personal, sports

Season’s end

Rough count of the past year: 45 stories, 39 of them about MLS. Quite an increase from 25 over the two preceding years (not counting Olympic Athlete of the Week, which was a quick roundup that has since been folded into the blog).

It’s not as if I won’t know what to do with myself now that it’s over. I’ve got plenty of projects lined up for the next few months. Some of them could be affected by the present uncertainty, some won’t.

There’s something melancholy about the end of a season, particularly if you’re one of the last people to leave the stadium. It wasn’t like the end of the Salt Lake Olympics, where the crews taking down the media center were so efficient that I was scared to step away from my “desk” (table) for even a minute, lest it be stripped like a car parked in a bad neighborhood. In this case, we all settled for listening to the revved-up leaf blowers that clean the stadium. RFK’s main soccer pressbox, unlike the boxes in newer NFL stadia, is not enclosed.

For almost eight months, I’ve been in a routine. Call Monday. Interviews Tuesday. Write Tuesday night and Wednesday. Gauge reaction Thursday. Watch Thursday night game. Then on Saturday, with the kids in bed, flip around to see more games and think of a story for next week.

So now it’s over. I’m relatively pleased with the tens of thousands of words I wrote. I’m going to miss my Tuesday conversations with Landon Donovan or Fernando Clavijo or whoever was willing to chat for the weekly story, though I have roughly 17-18 hours of archived conversations in case I want to hear that awful voice I have while I’m formulating questions. There’s no guarantee it’ll happen again next year.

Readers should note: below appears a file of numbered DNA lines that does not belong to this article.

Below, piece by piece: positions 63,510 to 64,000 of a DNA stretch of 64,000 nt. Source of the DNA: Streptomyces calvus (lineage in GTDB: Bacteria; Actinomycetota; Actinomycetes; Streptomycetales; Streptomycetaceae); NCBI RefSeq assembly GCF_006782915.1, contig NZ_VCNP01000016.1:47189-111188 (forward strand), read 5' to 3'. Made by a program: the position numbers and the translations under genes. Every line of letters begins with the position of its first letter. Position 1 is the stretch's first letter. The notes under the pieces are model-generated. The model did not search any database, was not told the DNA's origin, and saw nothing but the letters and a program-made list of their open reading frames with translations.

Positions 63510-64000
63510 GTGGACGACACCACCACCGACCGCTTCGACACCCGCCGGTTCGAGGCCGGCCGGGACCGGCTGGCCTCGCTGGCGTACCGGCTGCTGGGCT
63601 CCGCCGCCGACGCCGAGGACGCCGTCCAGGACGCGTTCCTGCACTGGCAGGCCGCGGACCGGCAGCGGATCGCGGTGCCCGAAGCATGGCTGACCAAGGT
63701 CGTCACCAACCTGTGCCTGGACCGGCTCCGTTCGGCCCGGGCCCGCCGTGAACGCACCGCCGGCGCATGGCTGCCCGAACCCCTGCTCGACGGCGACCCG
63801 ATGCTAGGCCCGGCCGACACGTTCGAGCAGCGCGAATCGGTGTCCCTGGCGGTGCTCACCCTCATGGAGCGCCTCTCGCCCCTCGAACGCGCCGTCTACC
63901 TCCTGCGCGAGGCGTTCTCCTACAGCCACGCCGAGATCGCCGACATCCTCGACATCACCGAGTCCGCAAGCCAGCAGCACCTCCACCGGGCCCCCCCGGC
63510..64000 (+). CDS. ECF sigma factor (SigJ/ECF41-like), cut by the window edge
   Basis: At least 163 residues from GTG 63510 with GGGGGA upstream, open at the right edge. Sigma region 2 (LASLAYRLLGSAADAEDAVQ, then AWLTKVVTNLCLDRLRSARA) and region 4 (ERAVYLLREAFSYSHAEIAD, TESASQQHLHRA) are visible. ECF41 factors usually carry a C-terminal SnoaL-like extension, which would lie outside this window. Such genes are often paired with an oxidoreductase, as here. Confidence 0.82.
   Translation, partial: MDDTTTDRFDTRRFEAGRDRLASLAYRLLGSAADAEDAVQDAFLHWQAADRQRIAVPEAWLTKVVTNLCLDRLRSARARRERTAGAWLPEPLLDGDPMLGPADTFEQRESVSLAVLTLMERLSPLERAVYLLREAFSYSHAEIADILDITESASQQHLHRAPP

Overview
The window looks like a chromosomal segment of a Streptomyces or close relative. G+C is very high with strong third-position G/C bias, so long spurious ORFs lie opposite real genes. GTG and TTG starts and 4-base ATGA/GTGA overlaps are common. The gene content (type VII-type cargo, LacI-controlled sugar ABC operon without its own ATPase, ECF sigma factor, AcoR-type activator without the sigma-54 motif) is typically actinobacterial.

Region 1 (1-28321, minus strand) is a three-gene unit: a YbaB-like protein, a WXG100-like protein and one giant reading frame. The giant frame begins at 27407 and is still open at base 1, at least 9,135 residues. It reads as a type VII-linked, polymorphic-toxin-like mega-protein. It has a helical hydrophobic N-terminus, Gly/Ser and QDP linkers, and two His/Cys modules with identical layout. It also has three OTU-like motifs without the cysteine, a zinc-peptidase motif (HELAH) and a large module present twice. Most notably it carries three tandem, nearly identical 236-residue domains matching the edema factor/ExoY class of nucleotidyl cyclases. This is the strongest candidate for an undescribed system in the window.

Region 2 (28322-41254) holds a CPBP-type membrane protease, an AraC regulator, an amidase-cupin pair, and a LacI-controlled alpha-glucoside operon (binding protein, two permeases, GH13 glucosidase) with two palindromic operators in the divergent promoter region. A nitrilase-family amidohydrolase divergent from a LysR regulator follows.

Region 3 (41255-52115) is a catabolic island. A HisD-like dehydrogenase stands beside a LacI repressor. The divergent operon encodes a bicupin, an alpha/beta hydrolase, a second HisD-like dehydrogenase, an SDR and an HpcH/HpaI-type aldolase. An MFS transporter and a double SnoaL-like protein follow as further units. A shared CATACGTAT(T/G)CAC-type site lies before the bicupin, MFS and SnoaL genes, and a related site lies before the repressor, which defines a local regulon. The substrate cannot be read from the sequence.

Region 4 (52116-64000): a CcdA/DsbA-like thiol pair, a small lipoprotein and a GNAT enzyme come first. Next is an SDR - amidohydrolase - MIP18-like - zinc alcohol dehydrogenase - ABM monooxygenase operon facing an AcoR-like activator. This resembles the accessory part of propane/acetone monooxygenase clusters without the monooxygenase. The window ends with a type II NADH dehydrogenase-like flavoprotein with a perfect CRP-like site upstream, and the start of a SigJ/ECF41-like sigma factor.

But on the bright side, I’m looking forward to a leisurely lunch tomorrow.

Wonder if there’s a European game on …

music

Skill or sentimentality?

No time to live-blog VH1 Classic this morning — deadline looming for Friday’s MLS Cup preview, and there’s some serious shit going down career-wise (more on that when appropriate) — but something caught my eyes and ears while working in front of the TV …

AC/DC’s original drummer was a guy named Phil Rudd. He’s beloved by the fans and surely by the band.

But he was fired in 1983, a couple of years after vocalist Bon Scott died. The band went through a couple of drummers that only nerds like me would recognize.

One of those guys is Chris Slade, whom I recognized from the short-lived Page-Rodgers supergroup The Firm. He’s an old pro — hard-hitting but technically sound. It’s easy to spot him in a crowd — he’s a big, bald guy like Peter Garrett.

AC/DC called him in for The Razor’s Edge, which you’d have to say in retrospect was sort of a last hurrah in terms of getting any songs — in this case, Thunderstruck — into the public consciousness. Slade’s booming drums didn’t hurt.